After a day of endless hustle and bustle, there are few feelings more relaxing than crashing on your bed and snuggling up tightly with your pillow. However, you are not the only one in love with your pillow and you are likely to find some uninvited guests waiting for you. Your pillow is home to thousands of bacteria, dust mites, and bug droppings. You cannot see them with the ordinary eye, but they are there. They—the dust mites—feed on dead skin cells and they have been known to cause allergic reactions in millions of people (some studies suggest over 10% of the American population have had allergic reactions because of dust mites).
The bacteria come mostly from the human body and the hair, face, hands, breath etc. have been known to harbor them. When you lay down to sleep, you leave quite a number of them on your pillow and they stay there. The bacteria, like the dust mites mentioned above, are not harmful and do not carry diseases. However, the idea of micro-organisms sharing something as personal as your pillow with you is enough to get anyone cringing in disgust.
Dust mites and bacteria thrive in a warm and humid environment, and your pillow provides exactly that, especially during the spring and summer seasons. They also have all the food they need—dead skin cells—and their droppings provide food for the bacteria also nestling in the pillow. That is a very scary ecosystem right there, and the fact that can only be seen microscopically makes things even scarier.
Bacteria and dust mite account for one-third of pillow weight
If it feels like your pillow is getting heavier over time, that is probably because it is home to millions of squatters. A gram of dust is said to hold hundreds of dust mites, dead cells, and bacteria—and after a year or two of usage without cleaning, over a third of your pillow’s weight is likely to be microscopic organisms.
Don’t even bother looking in/around your pillow to confirm if it is really infested with dust mites or not, as mentioned earlier, you’ll never see the little critters but they are surely there.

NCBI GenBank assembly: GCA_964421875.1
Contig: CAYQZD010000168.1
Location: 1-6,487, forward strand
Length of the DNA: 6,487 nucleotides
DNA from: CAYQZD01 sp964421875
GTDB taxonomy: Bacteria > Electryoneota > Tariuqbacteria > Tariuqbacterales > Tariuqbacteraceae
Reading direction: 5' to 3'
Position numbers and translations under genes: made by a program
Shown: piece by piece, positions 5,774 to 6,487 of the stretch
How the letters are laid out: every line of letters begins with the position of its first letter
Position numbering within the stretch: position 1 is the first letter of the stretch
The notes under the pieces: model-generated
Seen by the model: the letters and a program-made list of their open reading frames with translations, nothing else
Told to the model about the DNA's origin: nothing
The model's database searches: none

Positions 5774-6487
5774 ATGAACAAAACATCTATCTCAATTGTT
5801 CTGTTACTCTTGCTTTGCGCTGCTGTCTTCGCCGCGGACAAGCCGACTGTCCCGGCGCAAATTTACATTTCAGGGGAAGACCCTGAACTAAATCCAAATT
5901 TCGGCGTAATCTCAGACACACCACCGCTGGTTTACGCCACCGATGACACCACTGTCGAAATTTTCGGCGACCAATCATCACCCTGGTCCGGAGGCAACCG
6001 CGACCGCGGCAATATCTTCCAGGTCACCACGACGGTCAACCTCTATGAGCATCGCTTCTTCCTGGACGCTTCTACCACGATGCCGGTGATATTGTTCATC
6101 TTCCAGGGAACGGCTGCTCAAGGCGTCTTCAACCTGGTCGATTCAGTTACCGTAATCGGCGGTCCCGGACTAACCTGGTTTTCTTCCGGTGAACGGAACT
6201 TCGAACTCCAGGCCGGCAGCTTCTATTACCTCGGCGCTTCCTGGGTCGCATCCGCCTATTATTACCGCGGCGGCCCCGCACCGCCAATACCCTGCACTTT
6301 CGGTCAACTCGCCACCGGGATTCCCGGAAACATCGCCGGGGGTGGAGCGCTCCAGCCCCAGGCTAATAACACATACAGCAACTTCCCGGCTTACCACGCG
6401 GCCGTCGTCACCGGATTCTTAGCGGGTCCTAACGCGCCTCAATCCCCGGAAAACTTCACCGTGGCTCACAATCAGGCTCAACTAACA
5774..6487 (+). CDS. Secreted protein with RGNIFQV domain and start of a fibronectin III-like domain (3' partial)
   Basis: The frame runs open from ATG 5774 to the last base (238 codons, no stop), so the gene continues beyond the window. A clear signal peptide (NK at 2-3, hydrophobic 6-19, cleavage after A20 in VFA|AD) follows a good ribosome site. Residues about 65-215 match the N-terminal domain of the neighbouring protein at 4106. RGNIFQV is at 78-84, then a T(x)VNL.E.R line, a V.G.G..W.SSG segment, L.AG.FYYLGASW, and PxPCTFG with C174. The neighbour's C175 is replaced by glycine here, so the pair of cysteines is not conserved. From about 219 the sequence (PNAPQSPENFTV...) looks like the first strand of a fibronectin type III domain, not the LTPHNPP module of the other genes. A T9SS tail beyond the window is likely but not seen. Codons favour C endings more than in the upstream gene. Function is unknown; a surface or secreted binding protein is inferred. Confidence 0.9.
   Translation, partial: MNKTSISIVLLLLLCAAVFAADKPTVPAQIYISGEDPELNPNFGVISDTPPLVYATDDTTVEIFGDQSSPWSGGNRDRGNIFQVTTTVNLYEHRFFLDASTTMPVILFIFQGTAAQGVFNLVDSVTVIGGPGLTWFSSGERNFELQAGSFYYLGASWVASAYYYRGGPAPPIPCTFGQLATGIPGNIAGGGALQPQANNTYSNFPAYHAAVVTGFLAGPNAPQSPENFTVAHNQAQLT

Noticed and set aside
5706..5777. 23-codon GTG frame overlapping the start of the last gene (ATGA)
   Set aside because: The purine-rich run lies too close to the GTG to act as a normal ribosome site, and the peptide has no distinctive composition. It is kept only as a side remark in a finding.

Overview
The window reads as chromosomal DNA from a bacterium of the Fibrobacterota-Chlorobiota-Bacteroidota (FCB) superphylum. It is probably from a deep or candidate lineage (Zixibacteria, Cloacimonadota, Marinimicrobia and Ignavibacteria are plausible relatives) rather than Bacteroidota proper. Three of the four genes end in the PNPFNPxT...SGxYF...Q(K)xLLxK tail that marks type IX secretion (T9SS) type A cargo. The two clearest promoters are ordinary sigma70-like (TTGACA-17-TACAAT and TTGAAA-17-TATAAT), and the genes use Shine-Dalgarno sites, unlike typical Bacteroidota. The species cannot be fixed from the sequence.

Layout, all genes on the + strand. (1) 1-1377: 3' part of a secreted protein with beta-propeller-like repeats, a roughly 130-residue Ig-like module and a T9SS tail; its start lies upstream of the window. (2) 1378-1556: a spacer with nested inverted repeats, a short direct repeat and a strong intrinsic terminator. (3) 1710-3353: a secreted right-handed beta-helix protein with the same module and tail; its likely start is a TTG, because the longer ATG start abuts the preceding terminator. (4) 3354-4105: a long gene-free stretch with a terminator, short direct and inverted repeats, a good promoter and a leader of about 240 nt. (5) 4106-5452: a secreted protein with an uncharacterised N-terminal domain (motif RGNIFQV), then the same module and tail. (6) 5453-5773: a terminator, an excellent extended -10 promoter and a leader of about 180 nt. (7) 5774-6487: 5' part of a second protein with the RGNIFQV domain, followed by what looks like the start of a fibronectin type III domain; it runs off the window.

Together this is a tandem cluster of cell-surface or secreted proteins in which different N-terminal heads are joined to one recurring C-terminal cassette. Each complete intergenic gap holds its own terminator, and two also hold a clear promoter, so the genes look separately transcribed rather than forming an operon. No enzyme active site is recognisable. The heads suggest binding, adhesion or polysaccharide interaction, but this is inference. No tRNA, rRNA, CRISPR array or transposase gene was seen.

Dust mites are known to trigger allergic reactions
Yes, dust mites do not bite and do not carry any diseases. However, they are not entirely harmless; they carry a particular allergen and they have been known to trigger allergic reactions. People who have dust allergies are particularly likely to react to dust mites, and it has been known to trigger asthma attacks in those who are susceptible.
If you want to ascertain whether or not you are sensitive to dust mites, there are some ways to find out. Do you suffer from rashes, hives, sore throat, sinus problems, incessant sniffles and headaches that seem to originate from the area around your nose? Do your eyes itch regularly or do you sneeze constantly first thing most mornings? If your answers to these questions are in the affirmative, and your room is a bit warm most of the time, it is likely that your pillow has been infested with dust mites and you are sensitive to the allergen they carry.
When is the right time to replace a pillow?
Experts say the healthy life span of the average pillow should be 2 years—give or take. So, if you have a 2-year-old pillow that feels suspiciously heavier than normal and you exhibit some of the symptoms outlined above, it is definitely time to replace your pillow.
Washing your pillow—yes, some people do this—may be a temporary solution, but it is only temporary. If a pillow has served you well for over 24 months, then it is time to replace it with a newer one and save yourself from dust mites, their faeces, and the bacterial organisms sharing your old pillow with you.
A good pillow is important for a healthy night sleep, but if your pillow is heavy with dust mites and bacteria that may trigger allergic reactions, then your sleep may not be as healthy as you think. Also, when replacing your pillows, don’t forget those of your family members too, everybody deserves a good—and healthy—night’s rest.